Shift into winter

The staff and crews at HMC are ready for whatever winter throws at the North Cariboo

Clockwise from top left: Adam Maglio

With snow already reported in the

outlying areas, Quesnel area

residents need to be prepared

for the inevitable change in seasons, from

fall to winter.

HMC has been preparing for winter since

last April and have almost all their materials

and equipment ready for the toughest

season in the Cariboo.

“We have 85 per cent of our crushing

completed with 85,000 cubic meters of

winter sand already stockpiled plus whatever

remained from last year,” division

manager John Andrushko said.

And in case you were wondering, the size

of the aggregate materials meets the industry

standard of no larger than 12.5 mm.

“Road salt supplies continue to come in.

Both salt brine and the salt trucks for early

onset of freeze/thaw and black ice conditions

are in place.”

Motorists may have noticed the signs

about shifting into winter already on the

side of the road encouraging the switch to

winter tires and changing driving habits to

reflect the need for extra caution, stopping

space and awareness of trucks and equipment.

“We tell people to expect the unexpected,”

Andrushko added.

HMC maintains five road maintenance yards

in Quesnel, Hixon, McLeese Lake, Wells and

Nazko and there are 14 pits strategically placed

to service all the areas. Equipment and trucks

are dispatched directly from these yards to ensure

road maintenance is as immediate as possible.

“We’ve already had five trucks out plowing

and sanding from Nazko and Wells Oct. 1.”

The winter fleet includes 35 winter-ready plow

trucks, nine graders and one towplow, plus 80+

road crew members with the addition of five

hired trucks and two hired graders as required.

The fleet now includes five new wing trucks,

to be deployed primarily to clear highway snow.

They will be distributed throughout HMC’s

coverage area.

Andrushko said these trucks are what’s called

green initiative vehicles with the highest emission

standards required on highway trucks.

“They operate with the newest computerized

controls for materials and hydraulics and have

fully automatic transmissions, which is one less

thing for drivers to worry about, allowing them

to concentrate on safety, efficiency and the job

on hand,” he said.

These 2013 Western Star trucks were purchased

basically as just the cab and rolling chassis

and our excellent team of mechanics have

outfitted them over the past year. It takes about

250 mechanical man hours to outfit each truck.

That’s seven weeks for one mechanic on one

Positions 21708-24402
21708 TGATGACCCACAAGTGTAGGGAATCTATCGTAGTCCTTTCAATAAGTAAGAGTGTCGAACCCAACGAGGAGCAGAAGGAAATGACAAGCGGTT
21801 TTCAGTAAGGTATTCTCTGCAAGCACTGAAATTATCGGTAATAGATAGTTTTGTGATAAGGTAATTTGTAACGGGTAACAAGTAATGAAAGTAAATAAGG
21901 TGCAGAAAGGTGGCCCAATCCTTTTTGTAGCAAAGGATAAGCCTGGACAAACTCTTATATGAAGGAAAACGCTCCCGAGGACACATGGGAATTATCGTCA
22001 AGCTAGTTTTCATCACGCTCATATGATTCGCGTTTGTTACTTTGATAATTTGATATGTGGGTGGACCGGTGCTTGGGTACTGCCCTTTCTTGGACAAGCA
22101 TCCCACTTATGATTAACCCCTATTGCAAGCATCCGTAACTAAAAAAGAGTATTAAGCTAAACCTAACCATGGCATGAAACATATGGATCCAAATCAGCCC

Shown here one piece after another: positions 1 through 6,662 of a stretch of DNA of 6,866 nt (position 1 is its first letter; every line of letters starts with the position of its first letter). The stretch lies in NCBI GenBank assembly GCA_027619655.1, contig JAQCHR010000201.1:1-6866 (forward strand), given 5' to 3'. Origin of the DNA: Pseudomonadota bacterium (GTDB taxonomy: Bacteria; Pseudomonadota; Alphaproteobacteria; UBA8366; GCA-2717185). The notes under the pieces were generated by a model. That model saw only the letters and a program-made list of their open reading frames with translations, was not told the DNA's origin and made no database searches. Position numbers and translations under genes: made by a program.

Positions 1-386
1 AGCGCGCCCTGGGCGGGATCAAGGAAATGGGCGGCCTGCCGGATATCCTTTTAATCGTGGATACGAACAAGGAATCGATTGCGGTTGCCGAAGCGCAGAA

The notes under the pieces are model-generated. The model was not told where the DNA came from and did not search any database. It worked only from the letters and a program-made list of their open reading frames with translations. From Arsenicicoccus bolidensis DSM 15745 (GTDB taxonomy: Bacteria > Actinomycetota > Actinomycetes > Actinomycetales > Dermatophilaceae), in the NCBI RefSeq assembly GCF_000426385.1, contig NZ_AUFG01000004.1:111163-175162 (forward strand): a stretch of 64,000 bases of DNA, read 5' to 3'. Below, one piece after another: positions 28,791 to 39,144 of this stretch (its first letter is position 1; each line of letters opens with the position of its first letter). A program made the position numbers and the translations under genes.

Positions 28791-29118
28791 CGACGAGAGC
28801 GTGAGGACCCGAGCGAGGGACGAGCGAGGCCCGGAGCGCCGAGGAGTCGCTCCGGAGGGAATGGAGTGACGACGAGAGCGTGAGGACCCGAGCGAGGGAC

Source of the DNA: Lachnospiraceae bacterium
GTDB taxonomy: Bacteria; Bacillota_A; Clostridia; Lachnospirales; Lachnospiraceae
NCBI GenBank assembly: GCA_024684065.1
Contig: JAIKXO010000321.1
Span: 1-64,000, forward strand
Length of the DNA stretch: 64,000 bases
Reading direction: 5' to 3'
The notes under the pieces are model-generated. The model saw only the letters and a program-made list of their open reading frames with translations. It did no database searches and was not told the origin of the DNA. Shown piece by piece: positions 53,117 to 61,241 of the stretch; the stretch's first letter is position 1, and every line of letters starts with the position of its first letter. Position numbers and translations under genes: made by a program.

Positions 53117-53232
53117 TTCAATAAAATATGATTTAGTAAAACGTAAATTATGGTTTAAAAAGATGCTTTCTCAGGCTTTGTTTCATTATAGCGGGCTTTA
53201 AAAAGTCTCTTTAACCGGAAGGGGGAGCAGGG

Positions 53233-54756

truck.”

As part of their service protocol, HMC meets

with the Ministry of Highways and stakeholders

to get feedback on what they do well and

any areas that may need improvement.

“We are especially attentive of industry

pressures, such as changes in logging activity,

so levels of service can be allocated

efficiently,” Andrushko said.

He was pleased to say they have high employee

retention which translates to very

experienced drivers who know the equipment

and the area.

“Every operator receives annual winter

awareness training and that is currently

being delivered.”

With a goal of being 80 per cent prepared

by Oct. 15, Andrushko said they’re already

there and they’ll be fully operational by

Nov. 1.

“However we’re certainly ready for any

early storm right now. It important we hit

the first couple of storms hard. The driving

public is historically not as prepared as

they could be for those first few storms but

we will be ready.”

He also said motorists have a responsibility

to check with DriveBC and the weather

networks before heading out.

They can also report road conditions

they encounter to HMC through the office,

250-992-8809 or to the after-hours

number 1-866-353-3136 where the operator

will then direct their information to the

correct maintenance yard.

There’s also a new weather station at

Hush Lake and connected to that station are

two new permanent, overhead message boards

which warn motorists of the latest information

on any potential dangers in that area.

And as the time draws near when trucks and

equipment will be on the road, HMC asks the

public to respect the difficult job they do in difficult

conditions.

“Be patient, everyone wants to arrive home

safely. We ask drivers to be especially aware of

the new towplow as it clears a broad swath and

with its articulated, flexible width plowing capability

it will be working multi-lane sections

and some regular roads.”

Throughout the discussion of winter preparedness,

Andrushko stressed that safety was

the first priority, for his crews and the driving

public.

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